Business plan - best practices

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Business plan - best practices

  1. 1. Business Plan Best Practices12/22/2010 Xavier CORMAN 1
  2. 2. What is the purpose of a business plan ?12/22/2010 Xavier CORMAN 2
  3. 3. "Writing a business plan forces you into disciplined thinking, if you do an intellectually honest job. An idea may sound great, but when you put down all the details and numbers, it may fall apart.“ Eugene Kleiner, Venture Capitalist12/22/2010 Xavier CORMAN 3
  4. 4. Why to write a business plan ? 1. To look at the idea in an objective way. 2. To study the feasibility of the idea 3. To check the business model 4. To understand the financial needs 5. To have an operational tool to start the business 6. To help the management A business plan is much more than a financial plan !12/22/2010 Xavier CORMAN 4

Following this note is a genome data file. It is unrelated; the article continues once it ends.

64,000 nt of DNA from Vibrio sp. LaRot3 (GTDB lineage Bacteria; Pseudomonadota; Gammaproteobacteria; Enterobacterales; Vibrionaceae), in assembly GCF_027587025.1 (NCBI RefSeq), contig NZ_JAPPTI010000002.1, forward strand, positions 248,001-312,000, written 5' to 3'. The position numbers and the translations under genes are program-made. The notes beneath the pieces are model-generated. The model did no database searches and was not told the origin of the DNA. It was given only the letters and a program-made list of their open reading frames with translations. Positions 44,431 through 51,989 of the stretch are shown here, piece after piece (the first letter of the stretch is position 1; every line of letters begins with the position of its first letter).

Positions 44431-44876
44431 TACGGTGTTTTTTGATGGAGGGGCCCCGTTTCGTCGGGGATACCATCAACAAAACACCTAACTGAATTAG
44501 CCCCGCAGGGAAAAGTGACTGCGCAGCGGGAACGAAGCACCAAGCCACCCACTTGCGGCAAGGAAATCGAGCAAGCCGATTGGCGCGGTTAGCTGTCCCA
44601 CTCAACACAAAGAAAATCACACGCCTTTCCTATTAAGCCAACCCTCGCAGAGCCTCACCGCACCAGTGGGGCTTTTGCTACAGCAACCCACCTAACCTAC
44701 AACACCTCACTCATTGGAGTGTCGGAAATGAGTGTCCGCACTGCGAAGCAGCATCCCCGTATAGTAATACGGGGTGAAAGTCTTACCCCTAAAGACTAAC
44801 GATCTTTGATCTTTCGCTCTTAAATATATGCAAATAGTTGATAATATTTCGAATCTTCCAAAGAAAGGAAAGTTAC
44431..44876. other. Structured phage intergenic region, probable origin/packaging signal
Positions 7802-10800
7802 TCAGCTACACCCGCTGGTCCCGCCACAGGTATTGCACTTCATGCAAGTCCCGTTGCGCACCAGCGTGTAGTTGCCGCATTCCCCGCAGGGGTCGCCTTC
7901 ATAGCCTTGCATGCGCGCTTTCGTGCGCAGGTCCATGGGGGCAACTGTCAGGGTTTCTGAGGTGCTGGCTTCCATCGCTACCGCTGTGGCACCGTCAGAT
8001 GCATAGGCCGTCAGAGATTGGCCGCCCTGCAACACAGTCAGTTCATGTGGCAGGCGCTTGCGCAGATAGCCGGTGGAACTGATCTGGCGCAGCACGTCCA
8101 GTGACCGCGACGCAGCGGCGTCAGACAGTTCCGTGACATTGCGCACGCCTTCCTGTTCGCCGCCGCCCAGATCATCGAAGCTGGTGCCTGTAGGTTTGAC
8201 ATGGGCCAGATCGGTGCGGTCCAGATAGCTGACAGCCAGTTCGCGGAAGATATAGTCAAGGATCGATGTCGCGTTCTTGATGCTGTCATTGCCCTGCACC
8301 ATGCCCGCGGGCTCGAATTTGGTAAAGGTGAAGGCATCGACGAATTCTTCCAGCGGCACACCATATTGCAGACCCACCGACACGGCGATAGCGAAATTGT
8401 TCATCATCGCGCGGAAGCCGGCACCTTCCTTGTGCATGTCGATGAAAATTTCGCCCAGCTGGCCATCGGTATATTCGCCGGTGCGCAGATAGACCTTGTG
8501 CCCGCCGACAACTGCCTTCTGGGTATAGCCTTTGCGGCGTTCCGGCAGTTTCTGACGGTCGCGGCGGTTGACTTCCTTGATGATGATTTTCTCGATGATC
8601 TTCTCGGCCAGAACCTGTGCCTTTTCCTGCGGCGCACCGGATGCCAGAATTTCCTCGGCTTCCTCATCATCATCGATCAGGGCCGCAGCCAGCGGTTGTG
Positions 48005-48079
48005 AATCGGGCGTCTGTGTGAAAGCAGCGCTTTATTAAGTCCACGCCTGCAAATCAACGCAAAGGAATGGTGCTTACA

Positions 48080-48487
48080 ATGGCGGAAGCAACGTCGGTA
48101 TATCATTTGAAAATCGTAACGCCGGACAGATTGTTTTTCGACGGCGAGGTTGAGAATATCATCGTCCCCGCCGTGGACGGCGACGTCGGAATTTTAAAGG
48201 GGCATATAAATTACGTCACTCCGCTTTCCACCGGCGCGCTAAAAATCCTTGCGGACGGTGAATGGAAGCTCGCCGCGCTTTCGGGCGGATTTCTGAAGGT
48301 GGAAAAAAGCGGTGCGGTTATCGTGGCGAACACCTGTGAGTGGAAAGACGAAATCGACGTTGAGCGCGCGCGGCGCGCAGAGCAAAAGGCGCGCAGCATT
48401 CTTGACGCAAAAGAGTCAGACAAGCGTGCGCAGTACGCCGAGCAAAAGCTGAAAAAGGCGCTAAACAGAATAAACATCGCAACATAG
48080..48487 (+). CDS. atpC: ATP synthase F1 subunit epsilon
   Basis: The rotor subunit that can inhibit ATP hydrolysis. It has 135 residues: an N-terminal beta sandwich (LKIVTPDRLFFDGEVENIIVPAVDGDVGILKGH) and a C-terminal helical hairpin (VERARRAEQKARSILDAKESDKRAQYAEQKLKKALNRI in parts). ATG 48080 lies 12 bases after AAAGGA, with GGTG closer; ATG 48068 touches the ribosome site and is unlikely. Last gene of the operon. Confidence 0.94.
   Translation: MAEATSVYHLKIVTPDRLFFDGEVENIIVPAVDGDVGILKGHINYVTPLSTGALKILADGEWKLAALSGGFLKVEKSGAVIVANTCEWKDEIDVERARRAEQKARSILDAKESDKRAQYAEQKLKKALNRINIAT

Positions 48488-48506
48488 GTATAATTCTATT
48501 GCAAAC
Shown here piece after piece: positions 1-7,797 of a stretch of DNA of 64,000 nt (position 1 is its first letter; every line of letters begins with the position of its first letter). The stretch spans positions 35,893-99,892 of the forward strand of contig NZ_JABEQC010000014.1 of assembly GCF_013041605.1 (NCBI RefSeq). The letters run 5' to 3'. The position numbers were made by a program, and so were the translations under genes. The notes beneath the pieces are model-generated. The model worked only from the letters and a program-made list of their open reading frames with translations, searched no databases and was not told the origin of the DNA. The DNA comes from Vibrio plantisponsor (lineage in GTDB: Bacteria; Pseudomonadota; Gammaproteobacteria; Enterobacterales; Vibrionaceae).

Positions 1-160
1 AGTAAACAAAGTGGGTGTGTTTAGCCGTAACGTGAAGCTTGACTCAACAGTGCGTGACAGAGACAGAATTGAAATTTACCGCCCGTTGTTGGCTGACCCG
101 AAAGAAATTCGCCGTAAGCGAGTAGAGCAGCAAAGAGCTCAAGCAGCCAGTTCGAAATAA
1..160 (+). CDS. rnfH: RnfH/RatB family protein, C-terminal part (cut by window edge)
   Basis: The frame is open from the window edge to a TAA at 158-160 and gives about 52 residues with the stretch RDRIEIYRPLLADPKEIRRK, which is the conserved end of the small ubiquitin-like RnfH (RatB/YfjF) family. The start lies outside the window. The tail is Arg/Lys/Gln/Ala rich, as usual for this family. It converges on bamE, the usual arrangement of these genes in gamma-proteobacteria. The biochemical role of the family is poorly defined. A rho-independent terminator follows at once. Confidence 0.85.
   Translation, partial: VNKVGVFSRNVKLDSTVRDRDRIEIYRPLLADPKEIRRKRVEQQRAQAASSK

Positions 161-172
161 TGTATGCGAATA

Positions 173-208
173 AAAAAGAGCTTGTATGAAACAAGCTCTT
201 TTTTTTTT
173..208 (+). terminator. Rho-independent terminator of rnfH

5. 5. The business plan – content There is no prescribed format, the following sections are usually included. 1. Executive summary 2. Mission 3. Problem 4. Solution 5. Technology 6. Market and industry analysis 7. Marketing and sales 8. Manufacturing and operations plan 9. Team: why you? 10. Financial plan 11. Sensitivity analysis 12. Status and timeline 13. Proposed investment12/22/2010 Xavier CORMAN 5
  6. 6. Presenting to investors  Investors are not familiar with the technology of your product or the industry jargon.  Describing your concept clearly and incisively is your goal.  You must be able to convey the basic mechanics of your business idea to an investor with credibility.  There will be plenty of time at a later point for detailed descriptions and exhaustive financial calculations.12/22/2010 Xavier CORMAN 6
  7. 7. 1. Executive summary  Mimics your pitch  Should be very compelling and inviting to read the rest  “Summary” -> try one page12/22/2010 Xavier CORMAN 7
  8. 8. 2. Mission statement  Define your business at the most basic level  In less than 30 seconds, explain:  Who your company is ?  What you do ?  What you stand for ?  Why you do it ?  Explain what business you are in, purpose, strategic goals and business values. SHORT ! 3-4 sentences12/22/2010 Xavier CORMAN 8